Israel’s Newest Import-Export Orientation Looks Like a Doozy

Despite the bother of an ongoing war, Israel is demonstrating its resourcefulness in major problem-solving challenges. The root of all its problems is precisely “rootedness.” But fortunately, quick thinking can provide appropriate solutions.

Cargo container with flag of Israel. Israeli import or export related 3D rendering © Novikov Aleksey / shutterstock.com

January 03, 2024 07:11 EDT

Israel is both the “sole democracy in the Middle East” and a hub of high-tech industry. It has a reputation for bold innovation. The embattled nation is clearly outcompeting all other rivals for an imaginary gold medal in this year’s Geopolitical Olympics. It has already broken all recent records in the decimation by bombing of a civilian population.

But Israel is also achieving excellence on two other fronts. The first is ethnic cleansing, thanks to a strategy aiming at the removal of an existing population from a land it has occupied for millennia. The second is revealed in an article that appeared in The Israel Times on December 31, 2023, with the title: “Israel said set to replace all Palestinian workers with tens of thousands of foreigners.” In other words, a nation so successful at export needs to achieve balance with its imports.

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And it makes a lot of economic sense. When you export an ethnic group that has played the role of productive second-class citizens within your high-powered economy, at some point you need to fill the gap. Israel’s leadership pertinently reframes the question. Why permit Palestinians to survive in Greater Israel, if the younger of the tribe — the most qualified for essential manual work — insist on being undisciplined, disobedient and disruptive?

Not only is it a no-brainer to seek ways of cleansing the landscape of their presence, the obvious solution to the loss of their manpower is to look to import the kind of third-class population that has consistently demonstrated its utility for wonderfully successful economies such as those of Israel’s neighboring Gulf states. Qatar and the United Arab Emirates, whose native and religiously homogeneous indigenous communities constitutes only a little over 10% of the total population, have proved that small privileged minority can harmoniously manage a civilization and earn the world’s admiration.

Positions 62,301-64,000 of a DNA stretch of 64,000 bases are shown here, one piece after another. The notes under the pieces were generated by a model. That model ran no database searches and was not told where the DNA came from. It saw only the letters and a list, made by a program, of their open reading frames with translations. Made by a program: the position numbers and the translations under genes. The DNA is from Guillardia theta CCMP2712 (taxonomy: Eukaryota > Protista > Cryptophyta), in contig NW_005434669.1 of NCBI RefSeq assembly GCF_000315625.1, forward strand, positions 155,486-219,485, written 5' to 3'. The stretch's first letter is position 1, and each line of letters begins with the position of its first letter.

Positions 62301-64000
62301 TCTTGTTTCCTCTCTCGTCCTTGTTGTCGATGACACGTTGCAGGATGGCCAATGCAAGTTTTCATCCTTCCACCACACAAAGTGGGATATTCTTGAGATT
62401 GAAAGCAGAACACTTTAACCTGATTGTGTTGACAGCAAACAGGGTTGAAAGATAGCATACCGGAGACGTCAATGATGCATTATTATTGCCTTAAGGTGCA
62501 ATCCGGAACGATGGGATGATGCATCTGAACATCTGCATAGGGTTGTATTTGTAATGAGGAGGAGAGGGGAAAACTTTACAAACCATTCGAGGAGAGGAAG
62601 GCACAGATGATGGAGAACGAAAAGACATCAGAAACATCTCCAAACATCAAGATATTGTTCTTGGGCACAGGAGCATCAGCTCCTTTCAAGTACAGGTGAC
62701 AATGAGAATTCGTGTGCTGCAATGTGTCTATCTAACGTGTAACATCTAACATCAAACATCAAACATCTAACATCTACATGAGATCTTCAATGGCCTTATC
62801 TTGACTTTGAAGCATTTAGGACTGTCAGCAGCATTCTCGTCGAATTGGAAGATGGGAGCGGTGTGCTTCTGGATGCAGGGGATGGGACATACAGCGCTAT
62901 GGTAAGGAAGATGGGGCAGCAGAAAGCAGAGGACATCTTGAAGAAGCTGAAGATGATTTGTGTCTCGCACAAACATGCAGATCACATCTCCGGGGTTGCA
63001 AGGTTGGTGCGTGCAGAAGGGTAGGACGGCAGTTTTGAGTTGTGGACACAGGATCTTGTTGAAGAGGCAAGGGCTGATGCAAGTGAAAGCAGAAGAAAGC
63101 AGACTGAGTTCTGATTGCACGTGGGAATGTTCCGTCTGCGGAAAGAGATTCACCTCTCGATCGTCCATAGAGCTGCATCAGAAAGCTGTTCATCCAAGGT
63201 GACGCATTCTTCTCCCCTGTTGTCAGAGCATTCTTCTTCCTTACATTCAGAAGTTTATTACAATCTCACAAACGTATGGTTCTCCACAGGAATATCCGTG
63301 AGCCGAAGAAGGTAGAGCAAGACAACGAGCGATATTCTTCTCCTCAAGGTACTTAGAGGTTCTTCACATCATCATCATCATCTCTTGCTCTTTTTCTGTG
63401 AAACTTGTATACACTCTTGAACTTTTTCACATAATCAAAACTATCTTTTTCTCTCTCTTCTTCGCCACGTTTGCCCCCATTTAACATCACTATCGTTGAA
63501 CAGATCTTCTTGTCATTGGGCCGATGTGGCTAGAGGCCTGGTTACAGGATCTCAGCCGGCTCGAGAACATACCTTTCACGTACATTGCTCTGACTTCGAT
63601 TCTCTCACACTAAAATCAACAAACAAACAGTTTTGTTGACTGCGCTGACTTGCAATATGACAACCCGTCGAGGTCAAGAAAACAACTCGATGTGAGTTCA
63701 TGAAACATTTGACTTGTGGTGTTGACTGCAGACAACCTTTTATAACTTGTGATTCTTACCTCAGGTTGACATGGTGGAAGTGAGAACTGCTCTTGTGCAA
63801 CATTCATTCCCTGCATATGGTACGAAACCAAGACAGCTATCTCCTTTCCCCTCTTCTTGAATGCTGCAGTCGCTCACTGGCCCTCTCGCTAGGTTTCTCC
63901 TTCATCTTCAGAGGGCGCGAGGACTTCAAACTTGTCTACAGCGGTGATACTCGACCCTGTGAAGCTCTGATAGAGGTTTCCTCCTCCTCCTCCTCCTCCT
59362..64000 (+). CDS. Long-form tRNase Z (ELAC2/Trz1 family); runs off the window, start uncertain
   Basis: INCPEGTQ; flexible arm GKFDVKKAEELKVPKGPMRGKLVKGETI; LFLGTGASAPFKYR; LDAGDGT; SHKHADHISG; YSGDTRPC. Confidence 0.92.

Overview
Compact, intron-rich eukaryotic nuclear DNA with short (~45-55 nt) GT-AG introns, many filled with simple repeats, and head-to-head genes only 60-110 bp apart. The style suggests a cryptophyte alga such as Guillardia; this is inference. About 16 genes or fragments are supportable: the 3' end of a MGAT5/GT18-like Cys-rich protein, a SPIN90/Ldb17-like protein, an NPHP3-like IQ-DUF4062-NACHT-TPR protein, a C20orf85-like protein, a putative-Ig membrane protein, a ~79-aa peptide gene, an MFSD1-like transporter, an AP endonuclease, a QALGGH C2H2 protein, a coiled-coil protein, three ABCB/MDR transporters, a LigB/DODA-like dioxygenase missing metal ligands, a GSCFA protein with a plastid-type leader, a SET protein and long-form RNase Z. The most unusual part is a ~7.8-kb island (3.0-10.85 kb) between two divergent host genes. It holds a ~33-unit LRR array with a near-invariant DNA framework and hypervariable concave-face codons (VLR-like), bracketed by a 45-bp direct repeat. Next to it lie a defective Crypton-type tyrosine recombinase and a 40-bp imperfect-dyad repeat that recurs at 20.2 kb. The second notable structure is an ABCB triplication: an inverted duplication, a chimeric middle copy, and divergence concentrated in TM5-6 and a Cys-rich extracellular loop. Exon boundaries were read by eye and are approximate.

The government is now asserting its intention not to allow Palestinian workers back even after the current war ends. The logic is crystal clear. According to The Israel Times, “Israel plans to permanently replace all Palestinian laborers with foreign workers, in a major, ambitious initiative aimed at ridding the country of a perceived security threat, the Kan public broadcaster reports.”

Today’s Weekly Devil’s Dictionary definition:

Security threat:

People unlike one’s own.

Contextual note

This should not be confused with a randomly suggested “replacement theory.” It’s the real thing, a well-articulated plan resulting from serious interministerial collaboration, worked out in precise numerical detail. “The reported plan by the finance, interior and labor ministries would see Israel bring in 25,500 workers from Sri Lanka, 20,000 from China, 17,000 from India, 13,000 from Thailand and 6,000 from Moldova,” says the Times.

Unlike most European countries and the US, who have seen powerful political movements growing to repel and reject any form of immigration, Israel is demonstrating its commitment to tolerance, diversity and its own brand of inclusion. These thousands of people from a variety of other provenances will provide a model for whatever portion of the Palestinian population is permitted to continue to reside in Greater Israel. Once the Palestinians observe, it is hoped, how peaceful it can be to simply show up for a job and earn a living without being obsessed by one’s identity, history or ancestral memory, there may come a time when they can be reintegrated into the Israeli economy.

The resourceful Israeli leadership doesn’t stop with that simple idea of importing docile populations. “Additionally, the government intends to incentivize Israelis to work in construction and agriculture, as well promoting technologies that could cut the number of employees needed in these fields.”

Now this is really insightful. There must surely be a small minority among the privileged ethnicity in Israel that will accept the kind of menial work God created darker-skinned populations to execute. Why not get them involved to pick up some of the slack? Somewhere in Israel’s hypermodern culture, the memory exists of the heroic period of Israel when people arrived in droves to work on kibbutzim and realize the romantic dream of rural socialism.